About 15,000 people were waiting for the flagship Macy’s in New York City’s Herald Square when it opened at 8 p.m. on Thanksgiving. Long checkout lines formed at the Target in Colma, Calif., on Black Friday morning. And at North Point Mall in Alpharetta, Ga., Jessica Astalos, 20, had already been shopping for six hours starting on Thanksgiving night as another wave of shoppers made their way into the mall around 5:30 a.m. on Black Friday.

“I like being around crowds of people all doing the same thing,” said Dalton Mason, 22, of Stockbridge, Ga.

RELATED ARTICLE: Black Friday shopping madness around the U.S.

The start of the holiday shopping season has transformed into a two-day event. For nearly a decade, Black Friday had been the official start to the busy buying binge sandwiched between Thanksgiving and Christmas. It was named Black Friday because that was traditionally when retailers turned a profit, or moved out of the red and into the black.

But in the past few years, retailers have pushed opening times into Thanksgiving night. Some like Macy’s opened on Thanksgiving for the first time this year. Others like Gap Inc., which owns Banana Republic, Gap and Old Navy, opened some stores earlier on Thanksgiving than the year before. And many pushed up the discounting that used to be reserved for Black Friday into early November.

The earlier openings and sales were met with some resistance. Some workers’ rights groups had planned protests on both Thanksgiving and Black Friday because they opposed having retail employees miss family meals at home. But as of Thursday afternoon, there weren’t reports of widespread protests.

Some shoppers even had said they would not venture out on Thanksgiving because they believe it’s a sacred holiday meant to spend with family and friends. And at least one who did venture out regretted the decision. By 5 a.m. today, Curtis Akins, 51, was sitting on a bench - looking slightly exhausted -- inside a mall in Atlanta’s northern suburbs as his wife looked for deals. “I think it’s going to end because it’s taking away from the traditional Thanksgiving,” he said of the Black Friday tradition.

But that sentiment didn’t stop others from taking advantage of the earlier openings and sales. “We like to shop this time of night ... We’re having a ball,” said Rosanne Scrom as she left the Target store in Clifton Park, N.Y., at 5 a.m. today.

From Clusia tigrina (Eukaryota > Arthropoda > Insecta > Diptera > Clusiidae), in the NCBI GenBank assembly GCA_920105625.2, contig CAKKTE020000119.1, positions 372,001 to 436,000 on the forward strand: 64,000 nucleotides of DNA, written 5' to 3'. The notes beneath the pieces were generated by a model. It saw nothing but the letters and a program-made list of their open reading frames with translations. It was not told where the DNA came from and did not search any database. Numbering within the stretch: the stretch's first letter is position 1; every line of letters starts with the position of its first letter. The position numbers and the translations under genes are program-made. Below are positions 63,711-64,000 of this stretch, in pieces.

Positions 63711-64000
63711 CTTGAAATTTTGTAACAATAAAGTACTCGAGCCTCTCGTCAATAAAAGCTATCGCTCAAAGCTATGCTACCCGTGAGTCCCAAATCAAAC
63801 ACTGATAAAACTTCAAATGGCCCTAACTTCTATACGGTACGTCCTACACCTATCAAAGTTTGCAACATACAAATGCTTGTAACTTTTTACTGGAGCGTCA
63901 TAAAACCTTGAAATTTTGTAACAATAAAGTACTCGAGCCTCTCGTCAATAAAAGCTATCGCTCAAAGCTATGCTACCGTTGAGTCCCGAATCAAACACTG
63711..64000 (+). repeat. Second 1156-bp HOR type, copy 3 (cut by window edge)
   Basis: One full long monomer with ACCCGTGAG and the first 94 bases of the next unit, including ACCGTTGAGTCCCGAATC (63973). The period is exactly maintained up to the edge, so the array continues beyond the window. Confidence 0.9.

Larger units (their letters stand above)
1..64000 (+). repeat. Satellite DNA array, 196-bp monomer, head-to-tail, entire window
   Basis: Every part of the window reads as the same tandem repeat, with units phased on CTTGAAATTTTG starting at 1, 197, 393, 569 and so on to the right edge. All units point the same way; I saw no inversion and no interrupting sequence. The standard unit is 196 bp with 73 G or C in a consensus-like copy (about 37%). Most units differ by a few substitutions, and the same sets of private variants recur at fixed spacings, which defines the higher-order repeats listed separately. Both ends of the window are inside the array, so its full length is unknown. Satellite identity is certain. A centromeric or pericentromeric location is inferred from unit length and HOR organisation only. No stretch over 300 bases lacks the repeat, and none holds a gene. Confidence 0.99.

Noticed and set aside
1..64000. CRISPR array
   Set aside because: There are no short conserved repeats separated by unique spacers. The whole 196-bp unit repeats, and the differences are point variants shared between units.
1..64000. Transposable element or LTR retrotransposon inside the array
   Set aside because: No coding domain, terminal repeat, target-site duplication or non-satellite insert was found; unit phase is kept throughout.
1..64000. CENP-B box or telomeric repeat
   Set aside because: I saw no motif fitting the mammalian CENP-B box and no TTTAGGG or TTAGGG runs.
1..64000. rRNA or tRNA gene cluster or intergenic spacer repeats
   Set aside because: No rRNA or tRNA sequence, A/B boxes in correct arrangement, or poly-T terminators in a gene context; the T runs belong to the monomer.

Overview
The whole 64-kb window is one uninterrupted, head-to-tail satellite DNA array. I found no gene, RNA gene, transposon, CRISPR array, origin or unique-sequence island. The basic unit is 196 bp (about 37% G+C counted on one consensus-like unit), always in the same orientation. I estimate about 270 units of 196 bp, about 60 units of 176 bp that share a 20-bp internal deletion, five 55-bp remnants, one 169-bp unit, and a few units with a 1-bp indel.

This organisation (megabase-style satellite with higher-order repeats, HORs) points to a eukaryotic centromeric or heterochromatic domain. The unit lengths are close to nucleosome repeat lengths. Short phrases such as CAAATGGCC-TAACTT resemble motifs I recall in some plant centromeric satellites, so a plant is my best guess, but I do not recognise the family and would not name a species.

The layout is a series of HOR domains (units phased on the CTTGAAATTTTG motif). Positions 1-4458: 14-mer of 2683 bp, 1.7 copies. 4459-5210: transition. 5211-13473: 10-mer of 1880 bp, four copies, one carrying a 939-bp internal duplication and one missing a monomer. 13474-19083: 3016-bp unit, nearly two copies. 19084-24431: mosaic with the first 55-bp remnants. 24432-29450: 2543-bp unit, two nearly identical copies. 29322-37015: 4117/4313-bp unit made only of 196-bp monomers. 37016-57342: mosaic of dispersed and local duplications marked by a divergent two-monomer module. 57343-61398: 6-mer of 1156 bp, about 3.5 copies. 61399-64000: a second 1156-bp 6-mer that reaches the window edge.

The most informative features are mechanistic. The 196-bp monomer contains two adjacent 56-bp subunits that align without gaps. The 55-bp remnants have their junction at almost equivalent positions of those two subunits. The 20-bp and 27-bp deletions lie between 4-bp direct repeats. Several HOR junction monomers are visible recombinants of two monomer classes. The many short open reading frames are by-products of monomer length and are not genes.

Holiday-Shopping-39

A shopper pays for her items at a cash register at a Target store in Colma, Calif., on Thanksgiving Day.

ASSOCIATED PRESS Enlarge

The reception to the double-day holiday shopping start has led some retail experts to question how much further Black Friday will creep into Thanksgiving. Some now even refer to the holiday as Black Thanksgiving or Gray Thursday. “Black Friday is now Gray Friday,” said Craig Johnson, president of Customer Growth Partners, a retail consultancy.

It’s unclear whether or not the early openings will lead shoppers to spend more over the two days or simply spread sales between the two days. Last year, sales on Thanksgiving were $810 million last year, an increase of 55 percent from the previous year as more stores opened on the holiday, according to Chicago research firm ShopperTrak. But sales dropped 1.8 percent to $11.2 billion on Black Friday, though it still was the biggest shopping day last year.

Sales figures for this year’s Thanksgiving and Black Friday will trickle out in the next couple days, but some big chains already are proclaiming early today that the start to the holiday shopping season had gotten off to a successful start.

Most Wal-Mart stores are open 24 hours, but the world’s largest retailer started its holiday shopping sales events at 6 p.m. on Thanksgiving, two hours earlier than last year. Wal-Mart said that customers bought 2.8 million towels, two million TVs, 1.4 million tablets, 300,000 bicycles and 1.9 million dolls.

Rival Target, which opened at an hour earlier this year at 8 p.m. on Thanksgiving, also said that traffic starting in the early morning hours of Thanksgiving on Target.com and at its stores later in the day was “strong.”

Terry Lundgren, Macy’s CEO, said “so far, so good” referring to the overall holiday shopping season. The 15,000 people who showed up for the opening of the flagship store was the most ever, up from 11,000 last year.

“It’s unbelievable,” he said. “Clearly people are in the shopping mood.”

Click to comment

Quis autem vel eum iure reprehenderit qui in ea voluptate velit esse quam nihil molestiae consequatur, vel illum qui dolorem?

Temporibus autem quibusdam et aut officiis debitis aut rerum necessitatibus saepe eveniet.

Copyright © 2015 Toledo Blade

To Top

Fetching stories…